I saw on the news this morning that the Acela trains have this feature. To put it on most commuter trains, it would cost something like $50 billion. So they said the cost outweighed the benefit.
    Yep, most commuter and long-distance trains, including LIRR and MNRR, have nothing.[/quote:13iom4s2]

    Finally something I can speak intelligently about. I have several friends who are on the UP as conductors and engineers as well as having completed their conductor training myself before I realized I much preferred to stay with fast shiny things as opposed to slow greasy things. :lol: Anyway, the issues with the automatic braking system is that first UP would need to implement it as the tracks are theirs and second all who have trackage rights would need to have their rolling stock equipped for it. In that region alone this could include Amtrak, Metrolink, and BNSF. If UP went system wide for this you could now be including METRA, which UP actually operates with their own crews, CN, CP, the various Pro Rail subsidiaries, CSX, and many others. Now this line appears to have been CTC, but remember the current UP is much like the current US Airways, it is a product of many, many acquisitions over the years. Just the ones I can recall are CNW, SP, and Rio Grande. The result is much of their track is dark territory and not CTC. IN the old CNW area alone many of the mains are single track track warrant territory. These are the reasons the 50 billion dollar number comes up so often. In the end though while this accident was indeed tragic, it was a very low probability accident. In fact there are far more incidents with RCO operations than there are with blown signals. In fact the overwhelming majority of blown signals are only by a few feet and self reported to the dispatcher. Sadly it does appear (so far) that the inattention of the engineer (whether due texting or not is immaterial) and the lack of a 2 man cab crew to both watch for signals are what caused this, not the lack of automatic braking. On the UP the conductor is supposed to call out all non clear signals and the engineer repeats so there is communication that both saw the signal and the engineer is responding. In fact GCOR specifically gives the conductor the authority to dump the air if the engineer does not respond to a signal to prevent the train from blowing the signal. I myself actually had to do this once right after training as I had an engineer that decided to answer his cell phone and was about to blow a stop board approaching a bridge.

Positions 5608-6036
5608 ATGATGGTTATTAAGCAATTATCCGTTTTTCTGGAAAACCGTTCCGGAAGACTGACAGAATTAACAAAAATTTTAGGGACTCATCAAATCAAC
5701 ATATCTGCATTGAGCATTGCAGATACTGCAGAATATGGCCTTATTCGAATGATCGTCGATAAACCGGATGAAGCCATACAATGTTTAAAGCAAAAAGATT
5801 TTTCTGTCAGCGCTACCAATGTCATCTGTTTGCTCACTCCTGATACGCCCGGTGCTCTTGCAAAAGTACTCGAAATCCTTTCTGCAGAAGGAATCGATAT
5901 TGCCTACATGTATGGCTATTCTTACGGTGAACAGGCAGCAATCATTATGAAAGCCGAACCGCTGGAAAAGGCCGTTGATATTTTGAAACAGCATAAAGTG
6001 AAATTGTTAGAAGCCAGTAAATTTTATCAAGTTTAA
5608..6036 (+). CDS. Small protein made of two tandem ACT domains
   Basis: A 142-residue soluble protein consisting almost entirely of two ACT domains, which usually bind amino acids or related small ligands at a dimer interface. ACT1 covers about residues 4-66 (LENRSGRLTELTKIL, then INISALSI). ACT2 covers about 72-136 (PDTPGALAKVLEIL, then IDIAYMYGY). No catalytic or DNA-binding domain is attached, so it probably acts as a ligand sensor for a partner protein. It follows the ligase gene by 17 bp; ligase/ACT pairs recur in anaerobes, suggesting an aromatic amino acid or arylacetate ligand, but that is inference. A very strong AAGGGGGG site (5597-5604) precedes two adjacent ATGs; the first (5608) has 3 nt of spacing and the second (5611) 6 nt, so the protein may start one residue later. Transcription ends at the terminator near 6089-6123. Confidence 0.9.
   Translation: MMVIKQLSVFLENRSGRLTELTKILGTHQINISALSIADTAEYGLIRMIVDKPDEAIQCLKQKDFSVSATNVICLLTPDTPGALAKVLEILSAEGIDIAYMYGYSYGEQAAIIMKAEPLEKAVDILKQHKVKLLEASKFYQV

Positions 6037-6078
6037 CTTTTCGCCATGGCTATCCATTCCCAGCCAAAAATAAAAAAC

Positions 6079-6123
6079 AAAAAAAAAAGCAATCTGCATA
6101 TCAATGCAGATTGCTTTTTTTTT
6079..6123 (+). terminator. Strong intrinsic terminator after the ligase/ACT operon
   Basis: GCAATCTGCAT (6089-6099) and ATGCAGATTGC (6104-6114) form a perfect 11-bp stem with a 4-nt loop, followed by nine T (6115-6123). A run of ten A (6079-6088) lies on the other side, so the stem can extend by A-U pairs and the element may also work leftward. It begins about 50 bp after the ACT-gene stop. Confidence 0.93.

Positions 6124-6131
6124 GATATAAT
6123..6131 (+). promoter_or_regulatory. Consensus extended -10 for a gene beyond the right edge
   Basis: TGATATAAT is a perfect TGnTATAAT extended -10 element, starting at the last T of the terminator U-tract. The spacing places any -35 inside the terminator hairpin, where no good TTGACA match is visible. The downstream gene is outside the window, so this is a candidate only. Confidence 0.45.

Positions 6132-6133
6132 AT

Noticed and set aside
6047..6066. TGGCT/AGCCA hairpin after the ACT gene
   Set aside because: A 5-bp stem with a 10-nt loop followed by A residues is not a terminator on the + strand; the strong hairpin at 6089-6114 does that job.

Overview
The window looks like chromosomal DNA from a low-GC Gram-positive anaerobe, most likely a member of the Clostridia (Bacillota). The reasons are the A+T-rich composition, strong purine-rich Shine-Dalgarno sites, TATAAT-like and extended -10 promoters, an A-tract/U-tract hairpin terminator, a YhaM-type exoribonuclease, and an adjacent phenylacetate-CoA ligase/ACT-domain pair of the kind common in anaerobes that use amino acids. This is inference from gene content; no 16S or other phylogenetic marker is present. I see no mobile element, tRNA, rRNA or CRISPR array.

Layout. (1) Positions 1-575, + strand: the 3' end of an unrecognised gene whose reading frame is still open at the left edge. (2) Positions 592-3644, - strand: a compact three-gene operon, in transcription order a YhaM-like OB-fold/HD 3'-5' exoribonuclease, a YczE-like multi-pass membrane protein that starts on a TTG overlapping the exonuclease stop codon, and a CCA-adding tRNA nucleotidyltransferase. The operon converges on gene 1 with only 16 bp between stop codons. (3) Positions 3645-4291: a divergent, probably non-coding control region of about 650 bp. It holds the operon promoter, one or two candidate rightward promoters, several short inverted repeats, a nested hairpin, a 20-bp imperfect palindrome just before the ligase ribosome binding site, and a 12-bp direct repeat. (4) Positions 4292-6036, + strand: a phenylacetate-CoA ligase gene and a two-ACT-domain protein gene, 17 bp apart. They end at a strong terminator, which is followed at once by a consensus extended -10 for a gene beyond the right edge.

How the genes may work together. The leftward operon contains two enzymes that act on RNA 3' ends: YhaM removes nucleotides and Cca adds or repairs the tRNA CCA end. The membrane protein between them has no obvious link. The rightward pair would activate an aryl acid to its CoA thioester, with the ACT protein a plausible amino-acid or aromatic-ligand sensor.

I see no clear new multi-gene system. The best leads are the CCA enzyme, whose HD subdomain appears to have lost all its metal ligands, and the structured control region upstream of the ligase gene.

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  9. #24
    Moderator Matt Molnar's Avatar
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    Re: Trainspotting leads to Rail Disaster?

    A train operator at the helm during a deadly collision in California last month sent 29 text messages while on the job that day -- including one just 22 seconds before the crash, the National Transportation Safety Board announced Wednesday.
    http://abcnews.go.com/Travel/Aheadofthe ... id=5930052
    Ladies and gentlemen, this is your captain speaking. We have a small problem.
    All four engines have stopped. We are doing our damnedest to get them under control.
    I trust you are not in too much distress. —Captain Eric Moody, British Airways Flight 9

  10. #25
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    Re: Trainspotting leads to Rail Disaster?

    Too bad I didn't see this earlier to post when the event was fresh. This incident hits close to home for me because I have a friend who's an engineer for CSX and we text and talk on the phone while he's running sometimes. Of course some friend's tried to get me to stop feeling guilty about what I do by saying he's grown and it's his decision to text and make calls.

    About CTC, most lines in the northeast that all operate under NORAC signal rules usually have CTC in place. A few SEPTA branches don't have it but after the collision we had on the R2 in July 2006 they've stepped up the Cab Signaling of the rest of the branches that lack it. The NORAC tests in place that engineers operating in the northeast have to take are extremely stringent and at least I know the NORAC and Qualifying tests for all engineers operating on the Northeast Corridor all require a 100% passing grade. There is no huge rush to Cab signal lines that are not electrified - especially in the west. Of course in the northeast Passenger lines that intermingle with freight eventually got Cab signaling like the RF&P down south of DC. Of course I'm rambling here but we sure don't have to worry about this happening in the NE because of the safety measures put in place due the fact of the shear number of people the lines carry.

    As for those kids throwing the deceased engineer under. There won't be a week in their life that will go by without them thinking about how they technically caused it and they'll live with that forever.